Science Fair Project Encyclopedia
For an article on American Indians see Native Americans.
An Indian American is an American by residence or citizenship who has ancestry originating in the Indian subregion of South Asia. For example, a great number of Indian Americans were born in India and immigrated to the United States, or were born in the United States and have Indian ancestry. Another significant example is that of Americans of Indian origin from other parts of the world's Indian diaspora, and their descendants in America.
Numbering at least 2.5 million, Indian Americans account for slightly less than 1% of the total population of the United States. Indian Americans are the largest subgroup of South Asian Americans , and the third-largest subgroup of Asian Americans, after Chinese Americans and Filipino Americans. 2 million Indian Americans are either legal citizens or permanent residents, and an additional 500,000 to 1 million others work in the country and have been granted work-permits and visas, but are not citizens or permanent residents. Many Indian Americans specialize in the fields of computers and medicine; while many others are engineers or other specialists.
There are many negative stereotypes about Indian Americans, such as the idea that all Indians in the USA perform menial jobs like working at 7-11 or driving taxis. At the same time, however, many individuals, particularly those in the fields of medicine and technology, consider Indian Americans to be the epitome of the model minority. Indeed, according to the U.S. Census Indian Americans have the highest median income of any ethnic group in the U.S. ($60,093). In addition, Merrill Lynch recently revealed that there are nearly 200,000 Indian American millionaires. And according to the American Association of Physicians of Indian Origin, there are close to 35,000 Indian American doctors.
Demographic and Cultural Profile
Like the terms "Asian American" or "South Asian American," the term "Indian American" is also an umbrella label applying to a huge mosaic of cultures, and people of widely varying socioeconomic status, education, place of residence, generation, views, values, lifestyles, and appearance. While statistics below describe general trends, no attempts can fully portray the diversity of the community.
Indian-Americans generally do very well and are well off.
Many are doctors, engineers, and IT. They comes for graduate school and work as Teaching Assistants.
Large numbers in New York, New Jersey, and California. Chicago and NYC.
They have an edge over other immigrants because of the better comprehension of English leftover from British rule.
There are food and video stores that have South Asain food and Hindi movies.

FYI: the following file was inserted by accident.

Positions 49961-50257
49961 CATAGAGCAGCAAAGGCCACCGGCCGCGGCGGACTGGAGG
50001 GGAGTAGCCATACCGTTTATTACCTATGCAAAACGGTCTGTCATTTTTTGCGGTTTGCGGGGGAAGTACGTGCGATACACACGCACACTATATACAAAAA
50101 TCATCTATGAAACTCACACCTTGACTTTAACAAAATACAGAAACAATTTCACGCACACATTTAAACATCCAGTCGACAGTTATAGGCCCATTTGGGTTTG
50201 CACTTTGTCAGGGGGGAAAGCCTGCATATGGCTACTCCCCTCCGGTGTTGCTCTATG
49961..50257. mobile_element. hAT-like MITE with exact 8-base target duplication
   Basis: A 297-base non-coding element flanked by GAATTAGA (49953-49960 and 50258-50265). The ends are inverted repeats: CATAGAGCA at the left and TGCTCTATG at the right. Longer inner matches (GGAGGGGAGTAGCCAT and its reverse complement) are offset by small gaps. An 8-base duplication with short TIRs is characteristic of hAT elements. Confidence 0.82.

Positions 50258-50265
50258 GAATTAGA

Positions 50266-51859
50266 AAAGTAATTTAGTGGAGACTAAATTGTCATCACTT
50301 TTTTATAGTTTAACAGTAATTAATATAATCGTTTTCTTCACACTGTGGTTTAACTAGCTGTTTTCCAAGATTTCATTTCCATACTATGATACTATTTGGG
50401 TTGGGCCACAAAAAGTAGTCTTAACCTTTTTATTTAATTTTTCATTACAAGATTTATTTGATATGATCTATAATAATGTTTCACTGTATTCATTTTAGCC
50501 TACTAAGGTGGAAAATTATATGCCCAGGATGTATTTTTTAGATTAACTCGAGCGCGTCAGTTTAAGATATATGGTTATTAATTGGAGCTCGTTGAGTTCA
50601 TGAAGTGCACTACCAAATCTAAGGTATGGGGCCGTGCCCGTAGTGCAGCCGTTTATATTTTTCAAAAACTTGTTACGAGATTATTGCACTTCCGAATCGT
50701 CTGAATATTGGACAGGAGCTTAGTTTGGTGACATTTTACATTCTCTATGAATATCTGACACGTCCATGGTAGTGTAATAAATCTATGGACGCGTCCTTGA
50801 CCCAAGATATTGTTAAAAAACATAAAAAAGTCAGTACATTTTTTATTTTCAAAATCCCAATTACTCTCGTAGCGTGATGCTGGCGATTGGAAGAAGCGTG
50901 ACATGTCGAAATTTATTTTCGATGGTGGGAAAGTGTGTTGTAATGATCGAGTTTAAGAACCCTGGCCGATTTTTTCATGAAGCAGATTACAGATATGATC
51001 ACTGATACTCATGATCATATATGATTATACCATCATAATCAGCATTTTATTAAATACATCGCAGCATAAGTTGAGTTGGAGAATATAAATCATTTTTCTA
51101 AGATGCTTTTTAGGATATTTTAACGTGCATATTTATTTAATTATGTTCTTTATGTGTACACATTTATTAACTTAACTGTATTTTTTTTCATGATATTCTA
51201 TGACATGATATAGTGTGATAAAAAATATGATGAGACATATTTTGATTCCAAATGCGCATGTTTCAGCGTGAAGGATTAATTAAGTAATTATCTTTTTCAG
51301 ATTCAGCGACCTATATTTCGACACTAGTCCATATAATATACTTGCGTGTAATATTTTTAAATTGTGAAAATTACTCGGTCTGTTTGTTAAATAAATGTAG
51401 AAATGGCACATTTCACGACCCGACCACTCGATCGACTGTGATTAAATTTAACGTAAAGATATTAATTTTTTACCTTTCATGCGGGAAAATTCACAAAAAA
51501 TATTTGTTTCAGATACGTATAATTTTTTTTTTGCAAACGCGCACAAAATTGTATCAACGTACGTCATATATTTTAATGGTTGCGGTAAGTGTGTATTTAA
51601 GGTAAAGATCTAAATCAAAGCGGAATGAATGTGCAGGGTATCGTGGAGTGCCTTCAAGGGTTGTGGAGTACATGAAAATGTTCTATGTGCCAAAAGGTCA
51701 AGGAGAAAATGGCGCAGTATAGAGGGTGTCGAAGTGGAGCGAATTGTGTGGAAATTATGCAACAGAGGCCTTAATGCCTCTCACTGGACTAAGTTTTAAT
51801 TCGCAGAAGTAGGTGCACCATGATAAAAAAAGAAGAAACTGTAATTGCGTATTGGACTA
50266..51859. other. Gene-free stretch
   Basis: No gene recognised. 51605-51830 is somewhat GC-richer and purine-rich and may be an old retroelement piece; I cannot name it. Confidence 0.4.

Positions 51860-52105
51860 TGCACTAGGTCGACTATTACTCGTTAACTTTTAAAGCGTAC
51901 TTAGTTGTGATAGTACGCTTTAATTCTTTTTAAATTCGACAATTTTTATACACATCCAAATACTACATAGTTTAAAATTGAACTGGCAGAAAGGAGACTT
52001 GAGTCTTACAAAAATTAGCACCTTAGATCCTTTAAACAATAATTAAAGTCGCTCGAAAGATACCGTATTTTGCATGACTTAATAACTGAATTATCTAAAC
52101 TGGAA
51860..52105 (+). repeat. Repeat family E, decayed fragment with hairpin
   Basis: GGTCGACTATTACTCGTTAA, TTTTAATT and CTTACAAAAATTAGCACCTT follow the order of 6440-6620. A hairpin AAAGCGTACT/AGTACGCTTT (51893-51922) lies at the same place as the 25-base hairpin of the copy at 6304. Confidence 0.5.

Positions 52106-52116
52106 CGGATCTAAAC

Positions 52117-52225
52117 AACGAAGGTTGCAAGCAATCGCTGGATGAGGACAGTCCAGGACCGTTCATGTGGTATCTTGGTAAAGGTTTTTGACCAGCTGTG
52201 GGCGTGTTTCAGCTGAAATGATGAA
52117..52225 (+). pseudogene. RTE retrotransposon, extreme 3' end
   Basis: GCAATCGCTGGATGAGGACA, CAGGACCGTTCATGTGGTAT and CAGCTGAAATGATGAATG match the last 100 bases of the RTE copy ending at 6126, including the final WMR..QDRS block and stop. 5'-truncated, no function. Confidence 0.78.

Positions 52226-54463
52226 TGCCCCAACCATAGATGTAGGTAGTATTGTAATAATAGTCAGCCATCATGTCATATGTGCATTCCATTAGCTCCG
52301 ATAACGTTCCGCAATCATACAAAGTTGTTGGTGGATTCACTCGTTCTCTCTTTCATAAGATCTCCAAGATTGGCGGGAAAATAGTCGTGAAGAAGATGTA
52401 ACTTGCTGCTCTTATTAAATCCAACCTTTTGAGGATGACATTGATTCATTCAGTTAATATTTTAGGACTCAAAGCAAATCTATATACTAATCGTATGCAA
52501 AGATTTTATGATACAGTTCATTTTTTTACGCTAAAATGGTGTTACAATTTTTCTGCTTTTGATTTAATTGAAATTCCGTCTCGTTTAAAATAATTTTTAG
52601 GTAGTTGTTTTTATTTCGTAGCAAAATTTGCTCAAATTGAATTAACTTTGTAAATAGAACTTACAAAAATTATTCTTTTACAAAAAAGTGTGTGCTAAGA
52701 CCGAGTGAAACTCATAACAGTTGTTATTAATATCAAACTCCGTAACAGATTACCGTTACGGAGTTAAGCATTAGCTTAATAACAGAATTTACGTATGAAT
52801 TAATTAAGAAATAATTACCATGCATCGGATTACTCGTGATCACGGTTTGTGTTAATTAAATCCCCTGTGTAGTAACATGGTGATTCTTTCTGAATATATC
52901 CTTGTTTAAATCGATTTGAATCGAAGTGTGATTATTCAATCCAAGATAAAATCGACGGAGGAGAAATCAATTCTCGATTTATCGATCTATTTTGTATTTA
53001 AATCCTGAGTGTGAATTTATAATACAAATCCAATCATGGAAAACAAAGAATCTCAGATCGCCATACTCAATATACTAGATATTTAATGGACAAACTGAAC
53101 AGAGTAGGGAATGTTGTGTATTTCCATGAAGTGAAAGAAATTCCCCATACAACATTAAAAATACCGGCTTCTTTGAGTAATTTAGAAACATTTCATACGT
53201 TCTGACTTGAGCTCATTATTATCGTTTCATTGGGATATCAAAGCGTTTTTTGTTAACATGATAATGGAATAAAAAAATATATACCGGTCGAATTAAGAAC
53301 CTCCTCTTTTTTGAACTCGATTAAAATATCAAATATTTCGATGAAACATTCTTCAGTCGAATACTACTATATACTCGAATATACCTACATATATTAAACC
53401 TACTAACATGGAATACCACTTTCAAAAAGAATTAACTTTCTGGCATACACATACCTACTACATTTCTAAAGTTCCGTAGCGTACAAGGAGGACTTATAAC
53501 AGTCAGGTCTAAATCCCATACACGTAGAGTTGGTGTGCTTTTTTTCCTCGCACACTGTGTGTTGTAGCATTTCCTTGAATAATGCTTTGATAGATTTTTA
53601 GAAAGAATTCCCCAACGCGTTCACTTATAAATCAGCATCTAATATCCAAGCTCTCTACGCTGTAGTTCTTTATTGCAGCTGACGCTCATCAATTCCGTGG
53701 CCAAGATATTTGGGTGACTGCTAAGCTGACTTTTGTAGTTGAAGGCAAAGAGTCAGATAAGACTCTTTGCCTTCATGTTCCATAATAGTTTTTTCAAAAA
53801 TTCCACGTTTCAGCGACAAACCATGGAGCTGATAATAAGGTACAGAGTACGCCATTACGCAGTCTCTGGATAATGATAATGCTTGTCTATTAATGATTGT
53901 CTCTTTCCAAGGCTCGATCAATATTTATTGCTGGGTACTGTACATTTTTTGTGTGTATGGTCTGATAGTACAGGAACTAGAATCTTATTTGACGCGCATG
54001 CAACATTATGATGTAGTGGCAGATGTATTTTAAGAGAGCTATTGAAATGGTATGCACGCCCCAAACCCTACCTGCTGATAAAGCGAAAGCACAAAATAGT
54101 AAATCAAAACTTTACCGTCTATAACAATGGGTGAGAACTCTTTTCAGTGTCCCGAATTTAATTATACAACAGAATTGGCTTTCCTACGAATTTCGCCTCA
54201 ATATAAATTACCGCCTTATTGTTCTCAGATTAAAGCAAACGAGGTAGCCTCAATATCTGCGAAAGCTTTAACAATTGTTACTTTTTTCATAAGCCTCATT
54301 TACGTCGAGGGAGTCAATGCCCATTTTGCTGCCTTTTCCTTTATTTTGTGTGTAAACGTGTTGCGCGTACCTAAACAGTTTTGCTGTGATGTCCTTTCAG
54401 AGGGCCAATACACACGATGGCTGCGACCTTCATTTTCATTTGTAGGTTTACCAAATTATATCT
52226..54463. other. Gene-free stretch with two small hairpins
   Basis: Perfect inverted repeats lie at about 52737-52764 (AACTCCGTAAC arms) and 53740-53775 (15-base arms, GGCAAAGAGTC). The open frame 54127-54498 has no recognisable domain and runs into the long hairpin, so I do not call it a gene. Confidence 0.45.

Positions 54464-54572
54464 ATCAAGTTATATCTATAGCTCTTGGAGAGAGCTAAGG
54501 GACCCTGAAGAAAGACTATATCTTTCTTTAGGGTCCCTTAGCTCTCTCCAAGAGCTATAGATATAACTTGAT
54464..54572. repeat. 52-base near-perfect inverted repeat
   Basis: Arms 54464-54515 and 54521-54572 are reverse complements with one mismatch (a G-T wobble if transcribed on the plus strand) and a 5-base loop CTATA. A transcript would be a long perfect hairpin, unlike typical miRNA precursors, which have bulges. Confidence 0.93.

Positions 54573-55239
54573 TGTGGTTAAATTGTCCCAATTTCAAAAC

They have Hindi radio stations in areas with a high Indian population.
History and Immigration
1943: Republican Clara Booth Luce and Democrat Emanuel Celler introduce bill to open naturalization to Indian immigrants to the US. Prominent Americans Pearl Buck, Louis Fischer, Albert Einstein and Robert Mullikan give their endorsement to the bill. President Franklin Roosevelt also endorses the bill, calling for an end to the "statutory discrimination against the Indians". - - July 3, 1946: President Harry Truman successfully persuades enough Members of the US Congress to pass the bill. President Trumans signs into law the Celler-Luce Bill. - - 1956: Dalip Singh Saund elected to the US Congress. He will be re-elected to a 2nd and 3rd term, winning over 60% of the votes. - - 1965: President Lyndon Johnson signs into law, the elimination of per-country immigration quotas, and the introduction of immigration on a first come first serve basis. - - 2004: Bobby Jindal elected to the US Congress, taking 78% of the vote.
Current Social Issues
This section is a stub for current issues and questions in the community.
Asian-American is usually assumed as mongoliod in the US even though India is apart of Asia.
There's a big rivalry between Gujartis and Punjabis.
Since Sept.11, many Indians have been mistaken targets for hate crimes. A sikh was shot for being mistaken for an Arab. Osama Bin Laden wore a turban and this shown on TV repeatedly. Skin color of an Indian and his accent can also lead to discrimination.
In the media, Indians are depicted as cheap and usually as store owners and taxi drivers even though many are top fields of science and industry.
They assimilate pretty well and usually have no problems with other American groups.
Usually in customs are observed during marriaged. Indians do marry with other ethinicities in America.
This section is a stub for political activity, political organizations, involvement in foreign politics, and notable political figures.
Books on Indian Americans
- The Karma of Brown Folk by Vijay Prashad of the University of Minnesota.
Films with Indian American Subject Matter
Other External Links
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